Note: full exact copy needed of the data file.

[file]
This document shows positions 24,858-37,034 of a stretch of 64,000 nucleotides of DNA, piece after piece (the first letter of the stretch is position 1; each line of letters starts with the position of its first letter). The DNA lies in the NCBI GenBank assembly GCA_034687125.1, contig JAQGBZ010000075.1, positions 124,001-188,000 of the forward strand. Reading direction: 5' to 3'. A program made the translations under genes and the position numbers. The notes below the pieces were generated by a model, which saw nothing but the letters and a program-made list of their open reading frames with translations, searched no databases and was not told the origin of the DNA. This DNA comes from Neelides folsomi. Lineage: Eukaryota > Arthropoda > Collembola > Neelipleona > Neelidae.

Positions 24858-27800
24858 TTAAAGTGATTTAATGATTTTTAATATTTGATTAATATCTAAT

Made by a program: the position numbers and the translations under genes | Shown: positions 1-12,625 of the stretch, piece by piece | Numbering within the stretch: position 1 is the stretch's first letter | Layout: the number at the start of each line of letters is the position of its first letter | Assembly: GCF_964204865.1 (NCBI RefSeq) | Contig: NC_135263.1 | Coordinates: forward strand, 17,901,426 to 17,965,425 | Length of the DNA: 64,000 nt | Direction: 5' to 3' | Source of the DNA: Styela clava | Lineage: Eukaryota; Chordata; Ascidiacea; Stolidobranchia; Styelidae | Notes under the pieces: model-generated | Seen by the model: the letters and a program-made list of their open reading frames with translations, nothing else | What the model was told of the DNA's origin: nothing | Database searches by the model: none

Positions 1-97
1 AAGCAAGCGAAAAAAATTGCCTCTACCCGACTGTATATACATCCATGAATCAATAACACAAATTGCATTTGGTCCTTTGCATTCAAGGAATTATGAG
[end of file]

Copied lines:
This document shows positions 24,858-37,034 of a stretch of 64,000 nucleotides of DNA, piece after piece (the first letter of the stretch is position 1; each line of letters starts with the position of its first letter). The DNA lies in the NCBI GenBank assembly GCA_034687125.1, contig JAQGBZ010000075.1, positions 124,001-188,000 of the forward strand. Reading direction: 5' to 3'. A program made the translations under genes and the position numbers. The notes below the pieces were generated by a model, which saw nothing but the letters and a program-made list of their open reading frames with translations, searched no databases and was not told the origin of the DNA. This DNA comes from Neelides folsomi. Lineage: Eukaryota > Arthropoda > Collembola > Neelipleona > Neelidae.

Positions 24858-27800
24858 TTAAAGTGATTTAATGATTTTTAATATTTGATTAATATCTAAT

Made by a program: the position numbers and the translations under genes | Shown: positions 1-12,625 of the stretch, piece by piece | Numbering within the stretch: position 1 is the stretch's first letter | Layout: the number at the start of each line of letters is the position of its first letter | Assembly: GCF_964204865.1 (NCBI RefSeq) | Contig: NC_135263.1 | Coordinates: forward strand, 17,901,426 to 17,965,425 | Length of the DNA: 64,000 nt | Direction: 5' to 3' | Source of the DNA: Styela clava | Lineage: Eukaryota; Chordata; Ascidiacea; Stolidobranchia; Styelidae | Notes under the pieces: model-generated | Seen by the model: the letters and a program-made list of their open reading frames with translations, nothing else | What the model was told of the DNA's origin: nothing | Database searches by the model: none

Positions 1-97
1 AAGCAAGCGAAAAAAATTGCCTCTACCCGACTGTATATACATCCATGAATCAATAACACAAATTGCATTTGGTCCTTTGCATTCAAGGAATTATGAG